Tuesday, April 29, 2014

She Was a Cyborg, and She Would Never Go to a Ball

Cinder
~Cinder~
The Lunar Chronicles
Book 1

By Marissa Meyer
Amazon ~ Powell's ~ Jan's Paperbacks

Even in the future, the story begins with
Once Upon a Time...

Humans and androids crowd the raucous streets of New Beijing. A deadly plague ravages the population. From space, a ruthless lunar people watch, waiting to make their move. No one knows that Earth’s fate hinges on one girl. . . .

Sixteen-year-old Cinder, a gifted mechanic, is a cyborg. She’s a second-class citizen with a mysterious past, reviled by her stepmother. But when her life becomes intertwined with the handsome Prince Kai’s, she suddenly finds herself at the center of an intergalactic struggle, and a forbidden attraction. Caught between duty and freedom, loyalty and betrayal, she must uncover secrets about her past in order to protect her world’s future. Because there is something unusual about Cinder, something that others would kill for.



While technically I read this as part of the Chez Apocalypse book club, I can also 'blame' my purchase of it on Emi of Oktopus Ink for her review of the third book, Cress. But that's more than enough name-drops and links for one intro, what about the book itself? Well, with a cover like that, you can bet seeing this on shelves definitely piqued my interest. Add in the mash-up element of Cyborgs and Cinderella, and I was more than ready to be whisked away into a weird and wonderful SciFi Fairytale.

Our main protagonist and Cinderella re-imagining, Cinder, is quite the firecracker. Part downtrodden member of society, part spunky tomboy, and part star-crossed lover, she is both familiar and fresh. Far from the passive character who lets friendly mice and birds do the work, this mechanic is not only hardworking, she also isn't afraid to sass her evil stepmother when the occasion warrants it. Maybe not that unique in terms of today's YA heroines, nevertheless Cinder was a fun new interpretation of the classic role.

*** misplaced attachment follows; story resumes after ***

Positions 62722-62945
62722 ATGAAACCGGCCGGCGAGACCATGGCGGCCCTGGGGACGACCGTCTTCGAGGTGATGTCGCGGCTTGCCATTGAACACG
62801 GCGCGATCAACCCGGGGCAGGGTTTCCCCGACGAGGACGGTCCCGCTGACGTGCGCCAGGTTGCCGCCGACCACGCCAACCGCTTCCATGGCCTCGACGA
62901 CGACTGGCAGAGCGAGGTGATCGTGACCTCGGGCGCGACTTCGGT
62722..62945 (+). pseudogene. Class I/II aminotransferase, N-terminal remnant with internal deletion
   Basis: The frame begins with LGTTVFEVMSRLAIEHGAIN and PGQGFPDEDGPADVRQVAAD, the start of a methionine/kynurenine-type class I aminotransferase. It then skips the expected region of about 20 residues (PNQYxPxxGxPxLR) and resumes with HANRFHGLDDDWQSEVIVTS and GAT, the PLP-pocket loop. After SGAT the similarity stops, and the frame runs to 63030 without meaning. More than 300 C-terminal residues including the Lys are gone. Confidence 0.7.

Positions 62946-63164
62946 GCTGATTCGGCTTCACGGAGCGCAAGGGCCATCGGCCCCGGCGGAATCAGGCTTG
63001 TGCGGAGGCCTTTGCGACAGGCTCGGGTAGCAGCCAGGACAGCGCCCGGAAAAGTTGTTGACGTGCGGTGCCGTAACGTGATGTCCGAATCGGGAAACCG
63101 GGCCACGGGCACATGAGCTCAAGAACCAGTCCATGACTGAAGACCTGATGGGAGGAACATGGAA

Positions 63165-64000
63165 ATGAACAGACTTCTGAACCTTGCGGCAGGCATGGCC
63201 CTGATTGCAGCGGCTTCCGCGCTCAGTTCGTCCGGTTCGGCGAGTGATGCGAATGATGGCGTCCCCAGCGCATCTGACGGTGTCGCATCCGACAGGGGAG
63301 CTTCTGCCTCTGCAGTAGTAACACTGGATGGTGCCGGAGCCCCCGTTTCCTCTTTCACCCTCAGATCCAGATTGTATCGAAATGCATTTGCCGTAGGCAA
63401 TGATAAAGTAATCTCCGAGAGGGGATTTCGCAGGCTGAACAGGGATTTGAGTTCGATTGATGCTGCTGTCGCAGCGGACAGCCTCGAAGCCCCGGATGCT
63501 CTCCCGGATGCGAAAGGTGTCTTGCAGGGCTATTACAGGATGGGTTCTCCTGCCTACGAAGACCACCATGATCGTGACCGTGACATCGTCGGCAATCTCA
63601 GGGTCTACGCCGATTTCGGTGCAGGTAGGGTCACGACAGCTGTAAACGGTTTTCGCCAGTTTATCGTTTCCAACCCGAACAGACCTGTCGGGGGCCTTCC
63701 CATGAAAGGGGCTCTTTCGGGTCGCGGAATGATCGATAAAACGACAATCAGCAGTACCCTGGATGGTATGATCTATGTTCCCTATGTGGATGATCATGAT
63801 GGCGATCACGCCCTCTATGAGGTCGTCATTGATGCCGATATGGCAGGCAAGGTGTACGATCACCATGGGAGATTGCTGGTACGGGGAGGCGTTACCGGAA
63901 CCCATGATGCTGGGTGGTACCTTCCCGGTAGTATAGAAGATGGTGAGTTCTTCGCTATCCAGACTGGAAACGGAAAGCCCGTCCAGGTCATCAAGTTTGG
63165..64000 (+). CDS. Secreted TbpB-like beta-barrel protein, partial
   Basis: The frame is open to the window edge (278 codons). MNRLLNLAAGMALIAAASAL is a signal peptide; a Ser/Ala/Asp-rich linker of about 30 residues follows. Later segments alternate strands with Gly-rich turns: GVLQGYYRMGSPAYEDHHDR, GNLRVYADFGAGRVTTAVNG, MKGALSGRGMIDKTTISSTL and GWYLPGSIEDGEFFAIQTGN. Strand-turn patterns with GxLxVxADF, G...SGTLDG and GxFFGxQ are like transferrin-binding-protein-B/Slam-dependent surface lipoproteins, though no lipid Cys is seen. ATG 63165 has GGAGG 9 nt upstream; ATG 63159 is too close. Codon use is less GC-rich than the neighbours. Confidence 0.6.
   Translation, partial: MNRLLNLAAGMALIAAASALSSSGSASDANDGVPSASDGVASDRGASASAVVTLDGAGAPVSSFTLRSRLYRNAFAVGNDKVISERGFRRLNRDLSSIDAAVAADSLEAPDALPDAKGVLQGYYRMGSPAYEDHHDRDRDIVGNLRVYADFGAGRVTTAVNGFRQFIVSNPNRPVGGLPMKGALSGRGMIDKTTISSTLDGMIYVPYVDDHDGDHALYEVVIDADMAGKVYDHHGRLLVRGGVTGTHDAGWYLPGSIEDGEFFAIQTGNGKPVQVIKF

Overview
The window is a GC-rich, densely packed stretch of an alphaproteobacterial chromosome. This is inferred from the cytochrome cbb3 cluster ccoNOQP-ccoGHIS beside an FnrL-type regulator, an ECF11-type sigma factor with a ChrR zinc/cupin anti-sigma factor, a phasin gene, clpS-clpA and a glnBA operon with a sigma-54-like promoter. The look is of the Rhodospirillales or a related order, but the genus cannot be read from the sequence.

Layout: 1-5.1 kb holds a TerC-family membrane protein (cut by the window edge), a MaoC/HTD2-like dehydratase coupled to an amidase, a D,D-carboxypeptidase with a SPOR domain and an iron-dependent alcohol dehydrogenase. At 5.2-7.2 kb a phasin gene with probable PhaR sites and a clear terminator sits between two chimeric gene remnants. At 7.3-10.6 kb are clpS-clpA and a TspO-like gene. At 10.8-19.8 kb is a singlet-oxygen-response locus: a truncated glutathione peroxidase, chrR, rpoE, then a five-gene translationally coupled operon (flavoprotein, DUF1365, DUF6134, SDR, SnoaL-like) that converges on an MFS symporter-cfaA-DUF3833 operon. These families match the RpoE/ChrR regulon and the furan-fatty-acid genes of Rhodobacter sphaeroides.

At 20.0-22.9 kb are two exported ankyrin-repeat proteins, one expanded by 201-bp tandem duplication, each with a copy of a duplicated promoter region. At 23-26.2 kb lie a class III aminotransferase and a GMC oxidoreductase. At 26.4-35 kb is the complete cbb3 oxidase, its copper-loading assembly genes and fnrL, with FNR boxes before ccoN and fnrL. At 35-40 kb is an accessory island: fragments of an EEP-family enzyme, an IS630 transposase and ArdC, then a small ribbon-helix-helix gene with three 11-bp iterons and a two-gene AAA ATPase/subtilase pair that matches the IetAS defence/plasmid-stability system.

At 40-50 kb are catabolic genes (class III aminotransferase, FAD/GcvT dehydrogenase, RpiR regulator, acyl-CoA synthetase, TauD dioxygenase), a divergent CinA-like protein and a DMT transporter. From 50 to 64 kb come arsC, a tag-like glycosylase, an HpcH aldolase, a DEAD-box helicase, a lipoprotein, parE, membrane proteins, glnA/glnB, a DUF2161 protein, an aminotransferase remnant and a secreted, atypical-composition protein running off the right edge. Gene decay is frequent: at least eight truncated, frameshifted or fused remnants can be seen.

Prince Kai, on the other hand, didn't have much going for him. Granted, the original story only has the prince serving as the one-night love interest and savior, but even though here we get to know him over the course of multiple meetings during a week, we still don't get much. He's kind to and protective of his subjects, he's extremely tactless and sarcastic toward people he doesn't like, and he's interested in Cinder. Oh, and he's hopeful of finding this long-dead person to come and help solve the world's political problems. Perhaps not the greatest guy you'd want in charge.

In terms of their romance, I gotta agree with the book club leaders: it wasn't very believable. Granted, neither is the original material, but at least that's built on a fantasy premise to begin with. This story is trying to flesh things out and give more substance, and I'll admit that making their relationship develop over the course of a week instead of one night is a good start. Yet, even with the extended time frame their whole relationship is built off of lies/secrets, plus their conversations are practically pointless. They have nothing in common, how can either of them think this is a good idea?

Okay, I can understand Cinder's infatuation. I mean, after being given so little attention and praise for her whole life, the sudden friendship with an attractive member of the opposite sex is bound to induce thoughts of romance, no matter how practical she claims to be. Kai, on the other hand, has SO much on his plate, what with a plague and an impending war, why is he making jokes and ogling this mechanic? We know he doesn't think of her when she's not around, as evidenced in the sections told from his perspective, so how are we supposed to root for this relationship? Sure, we're rooting for Cinder's happiness, but I can't say I'm rooting for this guy.

But even more than the let down in the love interest, my biggest disappointment was probably the underdeveloped world-building. While enough to get the characters from point A to point B, it left far too many questions for the critical reader. For example, why are cyborgs considered lesser people? Sure, it adds a cool layer to the Cinderella story, giving a socially acceptable reason for her to be treated like a slave in her own 'family', but we never learn why or how society came to that decision. Was it induced by propaganda because of needing 'lower' test subjects for the plague? Is there a bad luck superstition associated with people who already befell misfortune? Are people pissed because cybernetic surgeries come out of their taxes? Any of these would be valid explanations, but as none were chosen we're just left to wonder.